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Sep 7, 2023

Short Stay Rentals Australia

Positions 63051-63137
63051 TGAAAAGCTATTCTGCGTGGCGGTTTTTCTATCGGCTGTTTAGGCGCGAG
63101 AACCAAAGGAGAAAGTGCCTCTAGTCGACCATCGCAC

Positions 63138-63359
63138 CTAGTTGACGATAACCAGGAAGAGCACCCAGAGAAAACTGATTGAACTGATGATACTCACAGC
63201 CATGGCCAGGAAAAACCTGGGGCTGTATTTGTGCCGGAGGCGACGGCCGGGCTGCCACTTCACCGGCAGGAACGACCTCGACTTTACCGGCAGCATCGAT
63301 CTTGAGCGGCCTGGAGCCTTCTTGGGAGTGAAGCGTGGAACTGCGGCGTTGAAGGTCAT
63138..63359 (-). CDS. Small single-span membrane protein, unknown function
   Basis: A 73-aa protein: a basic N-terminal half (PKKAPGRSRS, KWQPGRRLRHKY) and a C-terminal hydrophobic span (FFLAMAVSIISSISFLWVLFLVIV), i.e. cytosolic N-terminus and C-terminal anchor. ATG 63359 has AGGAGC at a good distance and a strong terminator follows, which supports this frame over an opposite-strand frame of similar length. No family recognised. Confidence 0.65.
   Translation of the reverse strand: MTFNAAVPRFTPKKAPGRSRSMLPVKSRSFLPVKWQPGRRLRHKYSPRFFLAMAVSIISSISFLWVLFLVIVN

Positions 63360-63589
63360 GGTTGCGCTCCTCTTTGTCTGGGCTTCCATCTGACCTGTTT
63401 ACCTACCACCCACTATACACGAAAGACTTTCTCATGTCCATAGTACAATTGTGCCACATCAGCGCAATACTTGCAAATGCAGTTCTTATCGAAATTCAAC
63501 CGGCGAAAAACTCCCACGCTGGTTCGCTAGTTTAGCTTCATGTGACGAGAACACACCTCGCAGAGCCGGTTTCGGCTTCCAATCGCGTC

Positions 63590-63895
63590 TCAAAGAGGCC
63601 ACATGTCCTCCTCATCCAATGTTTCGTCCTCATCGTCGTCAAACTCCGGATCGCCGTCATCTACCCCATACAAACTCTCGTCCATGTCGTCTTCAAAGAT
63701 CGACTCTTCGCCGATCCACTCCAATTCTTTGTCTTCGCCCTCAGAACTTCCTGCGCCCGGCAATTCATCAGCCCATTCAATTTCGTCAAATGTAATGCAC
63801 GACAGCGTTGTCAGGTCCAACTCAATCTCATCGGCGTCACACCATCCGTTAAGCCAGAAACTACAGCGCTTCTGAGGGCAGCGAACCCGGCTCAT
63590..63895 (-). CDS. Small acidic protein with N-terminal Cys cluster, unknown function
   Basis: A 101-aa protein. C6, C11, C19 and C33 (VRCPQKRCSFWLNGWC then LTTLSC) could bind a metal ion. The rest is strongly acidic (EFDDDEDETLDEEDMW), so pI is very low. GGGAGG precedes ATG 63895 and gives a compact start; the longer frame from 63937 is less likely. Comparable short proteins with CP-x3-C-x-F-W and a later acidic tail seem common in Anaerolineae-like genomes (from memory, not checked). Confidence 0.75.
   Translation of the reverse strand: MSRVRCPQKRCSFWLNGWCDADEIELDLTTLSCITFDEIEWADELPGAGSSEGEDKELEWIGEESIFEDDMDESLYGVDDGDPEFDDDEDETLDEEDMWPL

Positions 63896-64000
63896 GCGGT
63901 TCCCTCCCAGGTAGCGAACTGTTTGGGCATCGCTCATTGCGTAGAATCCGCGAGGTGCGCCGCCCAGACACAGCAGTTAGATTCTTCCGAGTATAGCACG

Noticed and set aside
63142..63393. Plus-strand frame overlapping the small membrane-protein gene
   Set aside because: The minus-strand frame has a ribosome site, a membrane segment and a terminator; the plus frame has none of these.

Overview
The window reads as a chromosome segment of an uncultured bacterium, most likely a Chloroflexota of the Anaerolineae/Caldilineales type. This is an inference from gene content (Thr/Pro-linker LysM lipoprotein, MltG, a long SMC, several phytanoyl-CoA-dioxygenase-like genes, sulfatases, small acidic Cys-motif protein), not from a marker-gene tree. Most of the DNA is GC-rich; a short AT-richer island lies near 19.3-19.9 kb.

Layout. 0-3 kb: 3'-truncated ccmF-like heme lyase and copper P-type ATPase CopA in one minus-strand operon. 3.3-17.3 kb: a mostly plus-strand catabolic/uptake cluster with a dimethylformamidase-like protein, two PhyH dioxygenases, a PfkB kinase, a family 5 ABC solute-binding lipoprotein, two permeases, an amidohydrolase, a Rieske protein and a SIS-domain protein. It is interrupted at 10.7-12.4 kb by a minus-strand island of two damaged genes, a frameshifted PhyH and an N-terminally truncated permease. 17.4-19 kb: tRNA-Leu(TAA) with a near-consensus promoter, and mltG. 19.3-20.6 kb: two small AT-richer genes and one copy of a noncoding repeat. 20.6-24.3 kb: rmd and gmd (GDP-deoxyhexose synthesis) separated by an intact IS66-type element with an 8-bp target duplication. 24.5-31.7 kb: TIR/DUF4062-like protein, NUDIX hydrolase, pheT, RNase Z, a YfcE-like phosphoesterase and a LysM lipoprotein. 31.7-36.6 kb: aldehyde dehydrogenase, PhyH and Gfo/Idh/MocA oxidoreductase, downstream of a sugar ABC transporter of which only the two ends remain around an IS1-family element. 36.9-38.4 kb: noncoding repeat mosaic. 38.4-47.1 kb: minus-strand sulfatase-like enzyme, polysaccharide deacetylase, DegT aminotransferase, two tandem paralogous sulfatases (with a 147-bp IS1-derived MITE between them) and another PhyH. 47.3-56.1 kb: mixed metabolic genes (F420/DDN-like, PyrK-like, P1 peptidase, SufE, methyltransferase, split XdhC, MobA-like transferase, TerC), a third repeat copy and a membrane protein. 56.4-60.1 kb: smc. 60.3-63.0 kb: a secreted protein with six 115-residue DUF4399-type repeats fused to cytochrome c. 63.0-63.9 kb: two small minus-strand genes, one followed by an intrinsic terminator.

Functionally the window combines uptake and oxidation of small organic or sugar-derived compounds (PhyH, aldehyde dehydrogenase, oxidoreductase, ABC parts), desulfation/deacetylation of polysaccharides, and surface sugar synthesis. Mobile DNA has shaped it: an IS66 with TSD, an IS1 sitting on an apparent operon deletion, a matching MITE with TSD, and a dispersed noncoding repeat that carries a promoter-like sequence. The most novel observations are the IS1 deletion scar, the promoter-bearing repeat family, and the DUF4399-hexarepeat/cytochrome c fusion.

A recent visit to the Gold Coast on REIA business revealed one of the more vexing issues around rental affordability in Australia. In one of Australia’s favourite holiday destinations for both domestic and international travellers, the Gold Coast region has a high number of apartment homes traditionally used as a holiday flat or rented investment properties. A search of rental homes available across the Gold Coast region reveals about 1800 properties available for lease. By comparison there are some 5500 short-stay properties available. REIA’s analysis shows investors favouring the short stay market for a typical 2-bedroom apartment earn the same income in 156 days compared to a long-term rented property across a twelve month lease. a deep-dive study into short-stay accommodation Armed with this information, REIA undertook a deep-dive study into short-stay accommodation (SSA) across the nation which we released this week. The numbers reveal a remarkable level of growth for this sector with 133,968 (81.9 percent of which are entire dwellings) short-stay accommodation places across Australia, an increase of 22.8 percent for the period March 2022 to March 2023. Tasmania has witnessed the largest increase in SSA places, up an incredible 66.4 percent in twelve months to 4255 properties. Canberra came in second with a 49.6 percent increase in SSA places, followed by Victoria’s 32.4 percent, NSW’s 25.3 percent and Queensland’s 23.7 percent. Here in WA, there are 8,056 SSA places, an increase of 16.2 percent across the same twelve-month period; the lowest growth rate across the nation. Regional areas have the highest proportion of SSA places, making up 61.2 percent of all properties, with the highest differential between city and regional places found in Queensland (thanks to the Gold Coast and other coastal holiday destinations) at a ratio of 82:18 regional to capital city. In WA, 45.9 percent of SSA places are in the Perth metro area, the remaining 54.1 percent in the regions. Mature tourism destinations along with those more recently discovered thanks to the COVID-19 pandemic, welcome SSA opportunities for visitors with tourists contributing to local economies. Yet, the increase of SSA places has meant fewer properties available to traditional long-term renters with this shortening supply contributing to recent rent increases. SSA investments can be an appealing alternative to the long-term rental market. In Perth, an average two bedroom dwelling in the rental pool, earns $25,800 per year. The equivalent dwelling in the SSA market, based on average nightly rates, earns the same revenue in just 132 days. In regional WA, the gap in earnings from SSA and a long-term rental is even wider, taking just 107 days for a SSA property to earn the equivalent in the long term annual rental market. However, higher management costs (15-25 percent), no regulatory protections, risk of property damage and increased wear and tear are important considerations for SSA investments. The ‘gap’ in earning potential between short and long stay renting poses an immediate threat to further deterioration in rental affordability. Longer-term though, I predict the combination of cost of living pressures, slowing domestic tourism, potential excessive supply of SSA and risks associated with the SSA asset class will see long term rental investments regain favour.